Post-wedding bliss: the anticipation of the honeymoon, the excitement of finally living together as man and wife, the thrill of starting life together. Fast-forward several months later, all newly-weds will find themselves knee-deep in the reality of truly getting to know their other half.
I have been married for 13 years and my husband and I still catch each other off-guard with new sounds and smells (often fascinating, sometimes peculiar) that our bodies are able to produce. Add children into the mix and my husband will be the first to admit that marriage brings out the good, the bad and the ugly.
While there has never been any doubt that we are in it for the long haul, it would have been nice to have been privy to a few insights about each other before we said, “I do”.
“Marriage brings out the good, the bad and the ugly.”
Here are 3 things that 13 years of marriage have revealed to us:
1. Socks, socks everywhere!
I have learnt that no matter how accessible our laundry baskets are in the house, I will find at least one sock on the floor, sometimes right next to the laundry basket itself! I used to get upset, thinking that I was always picking up after my husband. I could feel the resentment build in me with every sock I helped to place into the basket. It was only months later that I realised he was not leaving his socks around on purpose.
If I had known that he was not even aware of what he wasn’t doing, I would have been less uptight about picking up the socks and more open to sharing my frustration with my husband. I, myself, needed to realise that even an item as small as a sock, if not dealt with, can lead to a wedge in a marriage relationship.
I always knew that my wife liked things in place but I didn’t know just how uptight she would be about mess in the house. It just never occurred to me that my socks would cause her so much frustration! All I needed was for her to be clear about her expectations and I would have been happy to comply.
If I had known earlier that we both had such different tolerance levels for mess, I would have made a greater effort to be more mindful and assure her that I am invested in working together to making our house a home.
2. Night and Day
I am someone who appreciates the importance of sleep and haven’t been too much of a night owl. Having children validated my need for sleep and with babies who were early risers, I found myself going to bed earlier and earlier each night. My husband, on the other hand, is a natural late sleeper and would struggle to wake up early in the morning to help me with the children.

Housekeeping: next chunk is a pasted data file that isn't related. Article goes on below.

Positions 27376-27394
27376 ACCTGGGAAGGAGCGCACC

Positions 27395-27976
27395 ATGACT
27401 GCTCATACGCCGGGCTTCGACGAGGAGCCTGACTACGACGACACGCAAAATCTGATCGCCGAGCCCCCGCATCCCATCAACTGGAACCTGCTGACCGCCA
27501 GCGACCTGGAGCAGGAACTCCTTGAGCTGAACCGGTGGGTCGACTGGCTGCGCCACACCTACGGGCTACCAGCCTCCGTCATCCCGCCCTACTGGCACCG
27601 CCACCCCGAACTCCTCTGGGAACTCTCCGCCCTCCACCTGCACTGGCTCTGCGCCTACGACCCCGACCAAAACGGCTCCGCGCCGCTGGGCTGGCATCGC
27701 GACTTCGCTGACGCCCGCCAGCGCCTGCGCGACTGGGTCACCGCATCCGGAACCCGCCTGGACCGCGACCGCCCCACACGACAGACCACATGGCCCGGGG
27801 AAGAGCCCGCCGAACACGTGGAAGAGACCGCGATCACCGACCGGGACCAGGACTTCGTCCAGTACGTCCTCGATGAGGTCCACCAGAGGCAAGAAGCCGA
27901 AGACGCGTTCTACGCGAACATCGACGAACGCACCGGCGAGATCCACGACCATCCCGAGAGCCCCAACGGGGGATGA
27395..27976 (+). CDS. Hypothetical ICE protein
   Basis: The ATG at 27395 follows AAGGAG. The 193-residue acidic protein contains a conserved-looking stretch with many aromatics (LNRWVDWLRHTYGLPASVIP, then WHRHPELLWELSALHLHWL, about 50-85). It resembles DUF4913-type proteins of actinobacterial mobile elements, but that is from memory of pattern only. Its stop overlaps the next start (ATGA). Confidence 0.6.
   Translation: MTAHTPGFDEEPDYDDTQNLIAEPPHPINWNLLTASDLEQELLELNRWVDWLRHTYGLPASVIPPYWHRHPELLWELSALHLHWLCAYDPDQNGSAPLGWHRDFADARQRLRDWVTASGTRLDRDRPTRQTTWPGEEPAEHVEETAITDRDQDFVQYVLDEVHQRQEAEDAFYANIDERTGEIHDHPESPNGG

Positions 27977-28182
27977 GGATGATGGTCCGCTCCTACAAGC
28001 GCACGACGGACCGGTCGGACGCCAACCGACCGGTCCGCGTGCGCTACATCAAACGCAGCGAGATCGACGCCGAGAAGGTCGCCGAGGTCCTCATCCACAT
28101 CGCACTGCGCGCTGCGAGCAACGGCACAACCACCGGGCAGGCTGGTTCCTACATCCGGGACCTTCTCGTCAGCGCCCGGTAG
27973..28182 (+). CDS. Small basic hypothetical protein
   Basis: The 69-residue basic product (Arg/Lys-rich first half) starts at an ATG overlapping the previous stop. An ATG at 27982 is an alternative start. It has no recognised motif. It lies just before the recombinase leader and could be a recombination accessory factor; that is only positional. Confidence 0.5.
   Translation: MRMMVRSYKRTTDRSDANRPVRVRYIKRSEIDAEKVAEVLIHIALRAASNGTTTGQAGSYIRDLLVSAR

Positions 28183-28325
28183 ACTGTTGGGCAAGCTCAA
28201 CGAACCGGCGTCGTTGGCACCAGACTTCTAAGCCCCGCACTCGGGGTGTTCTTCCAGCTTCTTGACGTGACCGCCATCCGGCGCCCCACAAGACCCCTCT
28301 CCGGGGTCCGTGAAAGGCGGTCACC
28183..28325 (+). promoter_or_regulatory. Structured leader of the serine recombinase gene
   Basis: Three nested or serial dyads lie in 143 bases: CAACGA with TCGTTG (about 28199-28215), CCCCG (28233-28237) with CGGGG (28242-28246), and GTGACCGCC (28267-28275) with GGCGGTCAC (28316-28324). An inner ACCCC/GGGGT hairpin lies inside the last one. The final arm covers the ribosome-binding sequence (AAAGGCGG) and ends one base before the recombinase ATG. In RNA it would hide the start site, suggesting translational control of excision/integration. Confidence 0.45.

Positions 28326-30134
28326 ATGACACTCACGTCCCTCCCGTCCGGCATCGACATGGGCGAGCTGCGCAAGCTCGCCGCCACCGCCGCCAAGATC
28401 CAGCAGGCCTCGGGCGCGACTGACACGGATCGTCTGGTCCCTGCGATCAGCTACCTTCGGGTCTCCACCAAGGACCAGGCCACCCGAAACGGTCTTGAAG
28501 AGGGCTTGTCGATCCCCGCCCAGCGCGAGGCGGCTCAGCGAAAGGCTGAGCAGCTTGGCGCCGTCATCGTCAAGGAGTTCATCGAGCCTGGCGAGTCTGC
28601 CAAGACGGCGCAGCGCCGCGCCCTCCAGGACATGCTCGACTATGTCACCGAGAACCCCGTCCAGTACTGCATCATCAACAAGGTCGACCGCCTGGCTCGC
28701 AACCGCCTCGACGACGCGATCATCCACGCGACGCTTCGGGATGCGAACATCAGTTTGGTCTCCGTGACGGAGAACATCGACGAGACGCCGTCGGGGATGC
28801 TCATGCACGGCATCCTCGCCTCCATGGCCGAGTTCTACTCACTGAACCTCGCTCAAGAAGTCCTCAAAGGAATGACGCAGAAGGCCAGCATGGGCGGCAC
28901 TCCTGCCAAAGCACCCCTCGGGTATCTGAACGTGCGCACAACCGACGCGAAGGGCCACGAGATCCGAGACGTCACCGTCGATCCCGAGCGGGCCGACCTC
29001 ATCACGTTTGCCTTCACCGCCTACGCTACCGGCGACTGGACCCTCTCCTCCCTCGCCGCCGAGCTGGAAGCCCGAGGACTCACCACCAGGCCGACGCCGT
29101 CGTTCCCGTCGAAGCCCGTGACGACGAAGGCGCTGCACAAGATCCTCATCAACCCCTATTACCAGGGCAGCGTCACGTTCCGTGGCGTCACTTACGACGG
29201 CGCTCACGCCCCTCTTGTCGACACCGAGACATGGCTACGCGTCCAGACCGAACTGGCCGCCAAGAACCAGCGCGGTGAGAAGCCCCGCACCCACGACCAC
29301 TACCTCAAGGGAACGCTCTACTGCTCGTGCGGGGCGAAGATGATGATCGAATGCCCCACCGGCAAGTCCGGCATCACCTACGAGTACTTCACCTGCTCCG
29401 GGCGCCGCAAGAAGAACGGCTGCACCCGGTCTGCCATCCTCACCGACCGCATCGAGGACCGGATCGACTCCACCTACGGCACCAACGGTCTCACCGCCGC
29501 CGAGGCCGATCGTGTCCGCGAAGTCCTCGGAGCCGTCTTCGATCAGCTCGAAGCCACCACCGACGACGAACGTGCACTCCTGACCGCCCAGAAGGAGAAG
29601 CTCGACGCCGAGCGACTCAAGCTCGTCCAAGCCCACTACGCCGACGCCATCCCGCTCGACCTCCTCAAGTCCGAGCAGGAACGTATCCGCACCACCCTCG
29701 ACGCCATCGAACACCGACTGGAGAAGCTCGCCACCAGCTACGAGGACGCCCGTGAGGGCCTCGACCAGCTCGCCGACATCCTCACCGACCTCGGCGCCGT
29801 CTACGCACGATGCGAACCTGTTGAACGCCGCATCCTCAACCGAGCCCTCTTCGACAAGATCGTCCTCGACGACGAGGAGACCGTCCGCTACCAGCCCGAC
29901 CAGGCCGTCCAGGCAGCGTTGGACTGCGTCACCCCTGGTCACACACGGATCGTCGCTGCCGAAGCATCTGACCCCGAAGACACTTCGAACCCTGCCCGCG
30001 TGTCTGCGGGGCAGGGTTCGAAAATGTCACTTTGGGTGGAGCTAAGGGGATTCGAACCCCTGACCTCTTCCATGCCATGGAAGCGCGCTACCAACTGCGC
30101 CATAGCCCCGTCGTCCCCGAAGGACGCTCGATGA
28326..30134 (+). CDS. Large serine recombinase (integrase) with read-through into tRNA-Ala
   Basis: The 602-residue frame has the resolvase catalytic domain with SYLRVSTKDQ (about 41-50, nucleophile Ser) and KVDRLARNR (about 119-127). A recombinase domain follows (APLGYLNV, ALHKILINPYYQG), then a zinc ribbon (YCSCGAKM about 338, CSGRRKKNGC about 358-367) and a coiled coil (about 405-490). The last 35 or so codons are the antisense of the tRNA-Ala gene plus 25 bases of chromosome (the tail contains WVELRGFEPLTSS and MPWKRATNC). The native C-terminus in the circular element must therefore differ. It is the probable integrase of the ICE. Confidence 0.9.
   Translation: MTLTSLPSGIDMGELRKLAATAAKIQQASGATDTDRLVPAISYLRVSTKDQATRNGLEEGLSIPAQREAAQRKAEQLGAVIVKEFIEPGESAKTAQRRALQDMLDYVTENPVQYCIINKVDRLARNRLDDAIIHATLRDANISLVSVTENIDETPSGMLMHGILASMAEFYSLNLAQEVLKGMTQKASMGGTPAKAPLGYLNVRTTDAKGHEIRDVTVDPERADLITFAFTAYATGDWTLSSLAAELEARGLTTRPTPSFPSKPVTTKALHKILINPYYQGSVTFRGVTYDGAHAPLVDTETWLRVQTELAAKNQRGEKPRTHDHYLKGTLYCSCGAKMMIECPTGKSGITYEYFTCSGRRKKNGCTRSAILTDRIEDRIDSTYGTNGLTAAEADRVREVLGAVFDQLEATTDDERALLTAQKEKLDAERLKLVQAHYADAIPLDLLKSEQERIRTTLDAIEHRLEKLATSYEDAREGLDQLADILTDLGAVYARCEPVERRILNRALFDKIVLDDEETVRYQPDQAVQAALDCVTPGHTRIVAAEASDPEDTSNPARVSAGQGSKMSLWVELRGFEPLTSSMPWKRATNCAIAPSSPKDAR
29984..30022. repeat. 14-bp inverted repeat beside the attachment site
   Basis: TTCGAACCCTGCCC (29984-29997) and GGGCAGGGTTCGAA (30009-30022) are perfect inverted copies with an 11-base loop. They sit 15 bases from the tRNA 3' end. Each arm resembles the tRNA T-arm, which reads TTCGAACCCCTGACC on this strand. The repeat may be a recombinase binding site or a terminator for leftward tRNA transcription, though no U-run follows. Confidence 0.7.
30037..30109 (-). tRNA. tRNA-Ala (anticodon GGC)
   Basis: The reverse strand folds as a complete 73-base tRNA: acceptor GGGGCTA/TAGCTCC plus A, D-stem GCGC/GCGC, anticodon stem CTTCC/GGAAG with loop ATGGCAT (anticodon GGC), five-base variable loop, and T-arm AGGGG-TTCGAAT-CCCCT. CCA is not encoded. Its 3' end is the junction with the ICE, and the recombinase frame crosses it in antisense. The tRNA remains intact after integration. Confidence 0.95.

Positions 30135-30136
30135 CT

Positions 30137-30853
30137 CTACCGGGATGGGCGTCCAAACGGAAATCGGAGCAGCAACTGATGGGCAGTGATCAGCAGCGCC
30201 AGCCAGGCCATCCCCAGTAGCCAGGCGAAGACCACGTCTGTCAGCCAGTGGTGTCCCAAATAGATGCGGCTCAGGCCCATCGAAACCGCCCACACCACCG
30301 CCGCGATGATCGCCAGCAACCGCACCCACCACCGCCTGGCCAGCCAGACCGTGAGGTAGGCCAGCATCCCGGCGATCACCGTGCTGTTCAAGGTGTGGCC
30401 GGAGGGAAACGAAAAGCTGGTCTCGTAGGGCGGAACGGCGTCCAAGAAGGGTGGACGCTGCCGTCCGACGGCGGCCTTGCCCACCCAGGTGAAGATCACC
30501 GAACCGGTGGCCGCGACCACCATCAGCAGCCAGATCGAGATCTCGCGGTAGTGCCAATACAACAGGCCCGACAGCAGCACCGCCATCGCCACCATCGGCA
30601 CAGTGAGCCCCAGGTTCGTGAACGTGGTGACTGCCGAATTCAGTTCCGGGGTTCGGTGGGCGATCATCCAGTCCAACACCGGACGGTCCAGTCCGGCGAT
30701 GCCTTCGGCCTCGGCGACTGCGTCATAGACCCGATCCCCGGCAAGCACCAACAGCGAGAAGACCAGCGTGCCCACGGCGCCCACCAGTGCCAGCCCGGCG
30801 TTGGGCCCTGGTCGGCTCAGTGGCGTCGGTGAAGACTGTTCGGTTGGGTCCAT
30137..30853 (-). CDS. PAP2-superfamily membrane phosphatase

Even before marriage, I have always enjoyed the quiet of the night, when all are asleep and I have time to myself. This continued after marriage where I would find myself sleeping past 1am each night. It was just something my physical body was so used to doing.
I found myself wanting us to spend time talking late at night when my wife was the most tired, while she found herself wanting to talk in the morning when I wanted to rest.
If we had known earlier that we had such vastly different sleeping habits, we would have been more intentional at making gradual adjustments to our body clocks to achieve quality time together.
Now, my husband makes it a point to start winding his day down and going to bed by midnight, while I try to stay up a little later so that we can spend some time catching up before bed.
3. Building an “us” after kids is hard work
Married life in Singapore is constantly abuzz with to-dos for work, family and in the home. The busyness of living in Singapore grew exponentially as soon as we had children. Before we had children, we used to spend hours getting to know each other and talking about our plans, our hopes, and our dreams.
After the children came along, we found ourselves so busy that neither of us realised that apart from discussing functional matters concerning the children, we had stopped talking altogether.
It felt as if our marriage relationship had taken a backseat to the rigours of maintaining a household of children. Thankfully, we had good friends who convinced us that the children would be better off if we took some time out for each other and maintained a strong connection.
If we had known that the busyness of life with kids can easily distract us from growing our relationship, we would have worked hard at making date-nights happen. We now understand that it takes two to continue growing our marriage relationship.
“The busyness of daily life can easily distract us from growing our relationship…we now understand that it takes two to continue growing our marriage relationship.”
To some, 13 years may seem like a long-enough time to know someone inside and out but we know that the beauty of making a life together is that there is always something new to discover about each other daily, peculiar smells included!
“The beauty of making a life together is that there is always something new to discover about each other daily."
© 2019 Focus on the Family Singapore. All rights reserved.
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Sue-Ann Lee is the mother of three spirited and hilarious children who have nicknamed themselves, Rainbow Skye, Chubbs Salami and Fatt Spaghetti. Writing about her parenting experiences brings her great joy as it allows her to relive the many precious lessons learnt along the way.